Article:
Michael Stallard writes about a current next step in the evolution of organizations because people are recognizing that, “Most organizations today have become masters of task excellence, that is hard, quantitative, and analytically oriented aspects of business implicit in areas as Six Sigma (a statistically oriented quality improvement program) and competitive benchmarking (the practice of comparing objective measures such as sales, profits, and inventory level to those of one’s competitors). Unfortunately, organizations that focus on task excellence alone will fail to meet the basic human psychological needs that maximize employee’s contributions to the organization.” Some leaders are beginning to see that with “task excellence” alone, success is fleeting. (Stallard 2007)
When we adopt the mind-set that we are in a community with one another through mutual respect, we begin to build internal relationships that create trusted colleagues rather than internal competitors. I know that the reality is that we may not like all of our co-workers. But creating a healthy self-esteem, mutual respect and strong working relationships, is common sense, yet often uncommon in practice.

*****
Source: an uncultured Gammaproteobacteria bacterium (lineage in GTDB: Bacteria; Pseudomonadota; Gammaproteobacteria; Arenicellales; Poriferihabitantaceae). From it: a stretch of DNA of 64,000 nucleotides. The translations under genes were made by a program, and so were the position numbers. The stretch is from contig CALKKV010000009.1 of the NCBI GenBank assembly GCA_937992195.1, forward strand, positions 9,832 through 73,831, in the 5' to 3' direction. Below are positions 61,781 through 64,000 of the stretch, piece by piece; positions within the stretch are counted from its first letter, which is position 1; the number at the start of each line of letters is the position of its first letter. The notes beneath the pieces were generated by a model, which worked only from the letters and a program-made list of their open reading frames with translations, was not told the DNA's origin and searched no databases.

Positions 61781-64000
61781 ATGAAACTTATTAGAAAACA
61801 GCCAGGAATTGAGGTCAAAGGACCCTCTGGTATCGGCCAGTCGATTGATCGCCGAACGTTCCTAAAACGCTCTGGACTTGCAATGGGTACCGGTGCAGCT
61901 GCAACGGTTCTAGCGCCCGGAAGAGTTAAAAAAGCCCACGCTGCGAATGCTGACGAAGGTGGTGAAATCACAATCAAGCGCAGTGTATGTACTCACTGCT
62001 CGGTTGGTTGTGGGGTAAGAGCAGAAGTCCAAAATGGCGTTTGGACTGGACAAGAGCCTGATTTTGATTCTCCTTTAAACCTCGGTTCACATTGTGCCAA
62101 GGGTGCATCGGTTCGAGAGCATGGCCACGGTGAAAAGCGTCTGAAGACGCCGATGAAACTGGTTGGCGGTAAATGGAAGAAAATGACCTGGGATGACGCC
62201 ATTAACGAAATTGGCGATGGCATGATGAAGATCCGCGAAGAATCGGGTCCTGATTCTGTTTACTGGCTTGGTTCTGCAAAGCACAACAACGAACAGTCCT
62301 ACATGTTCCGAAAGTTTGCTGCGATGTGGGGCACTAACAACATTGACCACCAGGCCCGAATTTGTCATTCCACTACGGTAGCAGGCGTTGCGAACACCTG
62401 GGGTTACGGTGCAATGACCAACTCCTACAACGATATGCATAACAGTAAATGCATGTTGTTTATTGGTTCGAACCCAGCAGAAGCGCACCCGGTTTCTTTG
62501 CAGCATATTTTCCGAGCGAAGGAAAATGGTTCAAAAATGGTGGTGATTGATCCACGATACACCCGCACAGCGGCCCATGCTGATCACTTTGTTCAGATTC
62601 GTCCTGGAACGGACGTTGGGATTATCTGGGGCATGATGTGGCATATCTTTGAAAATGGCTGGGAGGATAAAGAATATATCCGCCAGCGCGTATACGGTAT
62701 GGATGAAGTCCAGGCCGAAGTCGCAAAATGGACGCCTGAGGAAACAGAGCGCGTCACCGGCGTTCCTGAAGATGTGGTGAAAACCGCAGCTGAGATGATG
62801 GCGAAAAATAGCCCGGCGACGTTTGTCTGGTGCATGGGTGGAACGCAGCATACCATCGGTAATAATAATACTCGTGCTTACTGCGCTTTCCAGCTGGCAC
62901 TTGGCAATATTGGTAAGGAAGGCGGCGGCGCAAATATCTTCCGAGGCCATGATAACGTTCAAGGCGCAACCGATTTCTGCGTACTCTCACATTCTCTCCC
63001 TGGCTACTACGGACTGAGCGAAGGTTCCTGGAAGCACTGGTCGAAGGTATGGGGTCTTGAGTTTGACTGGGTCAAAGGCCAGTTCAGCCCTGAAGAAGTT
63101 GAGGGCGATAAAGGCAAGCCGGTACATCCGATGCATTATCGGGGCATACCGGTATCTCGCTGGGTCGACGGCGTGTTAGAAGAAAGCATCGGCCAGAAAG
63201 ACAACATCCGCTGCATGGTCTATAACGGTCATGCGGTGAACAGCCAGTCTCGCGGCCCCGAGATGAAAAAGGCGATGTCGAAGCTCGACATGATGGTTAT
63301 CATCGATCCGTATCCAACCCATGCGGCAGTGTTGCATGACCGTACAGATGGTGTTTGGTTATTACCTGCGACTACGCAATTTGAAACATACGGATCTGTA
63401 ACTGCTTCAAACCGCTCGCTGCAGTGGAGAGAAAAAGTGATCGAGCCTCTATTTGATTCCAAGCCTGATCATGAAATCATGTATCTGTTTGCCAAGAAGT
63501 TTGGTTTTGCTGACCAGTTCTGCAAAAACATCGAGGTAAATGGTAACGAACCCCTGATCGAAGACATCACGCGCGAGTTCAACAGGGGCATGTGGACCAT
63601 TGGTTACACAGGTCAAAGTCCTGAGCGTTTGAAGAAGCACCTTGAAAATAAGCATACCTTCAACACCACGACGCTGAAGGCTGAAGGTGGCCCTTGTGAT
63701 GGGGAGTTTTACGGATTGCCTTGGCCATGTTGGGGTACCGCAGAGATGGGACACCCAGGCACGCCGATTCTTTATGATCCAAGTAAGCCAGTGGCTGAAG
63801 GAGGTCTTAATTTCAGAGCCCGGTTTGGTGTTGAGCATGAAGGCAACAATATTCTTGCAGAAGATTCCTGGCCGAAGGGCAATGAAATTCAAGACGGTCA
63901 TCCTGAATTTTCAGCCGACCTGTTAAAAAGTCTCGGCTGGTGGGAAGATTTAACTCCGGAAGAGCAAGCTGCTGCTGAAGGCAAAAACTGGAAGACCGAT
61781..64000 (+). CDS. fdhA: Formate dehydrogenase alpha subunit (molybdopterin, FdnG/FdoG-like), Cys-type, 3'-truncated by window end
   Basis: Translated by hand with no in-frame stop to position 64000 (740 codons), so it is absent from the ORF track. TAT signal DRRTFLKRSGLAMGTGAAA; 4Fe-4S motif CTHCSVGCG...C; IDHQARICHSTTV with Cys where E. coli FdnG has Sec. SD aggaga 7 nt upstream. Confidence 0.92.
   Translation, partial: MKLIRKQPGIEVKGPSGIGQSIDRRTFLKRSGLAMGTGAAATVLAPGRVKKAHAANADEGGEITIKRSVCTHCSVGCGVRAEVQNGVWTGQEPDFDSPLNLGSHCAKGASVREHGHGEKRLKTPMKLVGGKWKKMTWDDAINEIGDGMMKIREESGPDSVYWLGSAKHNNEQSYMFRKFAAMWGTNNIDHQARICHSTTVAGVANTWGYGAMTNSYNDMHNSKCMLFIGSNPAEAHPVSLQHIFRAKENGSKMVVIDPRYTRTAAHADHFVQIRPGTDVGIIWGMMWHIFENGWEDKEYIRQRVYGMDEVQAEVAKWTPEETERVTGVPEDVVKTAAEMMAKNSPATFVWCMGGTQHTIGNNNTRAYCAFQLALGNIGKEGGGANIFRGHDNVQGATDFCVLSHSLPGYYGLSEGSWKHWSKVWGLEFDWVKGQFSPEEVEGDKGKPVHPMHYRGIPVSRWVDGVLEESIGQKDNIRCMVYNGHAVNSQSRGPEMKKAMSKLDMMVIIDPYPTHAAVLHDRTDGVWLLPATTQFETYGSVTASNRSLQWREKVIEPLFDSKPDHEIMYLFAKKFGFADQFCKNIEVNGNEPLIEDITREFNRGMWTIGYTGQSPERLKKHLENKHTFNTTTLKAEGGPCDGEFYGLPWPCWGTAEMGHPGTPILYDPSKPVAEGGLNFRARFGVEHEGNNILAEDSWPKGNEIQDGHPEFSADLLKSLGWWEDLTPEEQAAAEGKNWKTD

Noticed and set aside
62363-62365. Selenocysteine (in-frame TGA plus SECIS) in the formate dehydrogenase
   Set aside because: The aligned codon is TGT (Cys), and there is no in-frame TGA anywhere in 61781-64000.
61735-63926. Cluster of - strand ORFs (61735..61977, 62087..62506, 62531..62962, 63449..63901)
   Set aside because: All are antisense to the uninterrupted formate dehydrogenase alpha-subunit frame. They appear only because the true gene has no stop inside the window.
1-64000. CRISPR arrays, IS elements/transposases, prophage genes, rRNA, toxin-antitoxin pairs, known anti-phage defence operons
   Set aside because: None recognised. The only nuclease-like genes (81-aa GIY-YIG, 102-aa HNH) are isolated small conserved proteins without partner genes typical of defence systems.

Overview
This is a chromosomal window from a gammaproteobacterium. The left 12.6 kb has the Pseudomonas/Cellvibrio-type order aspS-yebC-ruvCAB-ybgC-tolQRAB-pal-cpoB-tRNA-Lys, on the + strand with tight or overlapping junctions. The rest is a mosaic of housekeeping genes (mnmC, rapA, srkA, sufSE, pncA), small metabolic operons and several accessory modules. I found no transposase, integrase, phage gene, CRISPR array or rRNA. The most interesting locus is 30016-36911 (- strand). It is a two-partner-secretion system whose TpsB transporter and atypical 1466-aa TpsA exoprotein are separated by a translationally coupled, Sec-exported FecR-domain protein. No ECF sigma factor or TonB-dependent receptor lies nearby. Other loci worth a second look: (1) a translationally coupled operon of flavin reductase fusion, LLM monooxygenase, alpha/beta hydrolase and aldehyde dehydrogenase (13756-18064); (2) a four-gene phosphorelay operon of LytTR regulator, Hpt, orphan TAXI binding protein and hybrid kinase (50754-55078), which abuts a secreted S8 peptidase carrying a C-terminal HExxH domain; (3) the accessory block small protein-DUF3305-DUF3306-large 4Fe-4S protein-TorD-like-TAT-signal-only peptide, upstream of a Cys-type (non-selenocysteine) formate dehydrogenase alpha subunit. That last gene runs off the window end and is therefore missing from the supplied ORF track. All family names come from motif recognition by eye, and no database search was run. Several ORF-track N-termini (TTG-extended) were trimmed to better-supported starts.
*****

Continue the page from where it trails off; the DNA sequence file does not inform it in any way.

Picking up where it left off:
Leaders know that their main responsibility is to inspire the people they lead.
Vision represents the cultural element of inspiring identity in both individuals and in their organization in ways that satisfy the sense of purpose, significance and pride that we all crave. Without it, people just show up for duty, do what they have to, and look forward to the weekend, their vacation, or retirement.
Many of us are truly fortunate in that we are bringing something new to the world, or have an opportunity to significantly improve what we have been given charge of. Some of us have a history filled with stories, images, facts and figures, sayings and quotable quotes. Share that history and the challenges you currently have repeatedly, keeping this inspiring identity in front of your team. People need to see that their unit’s identity adds something to their personal identity.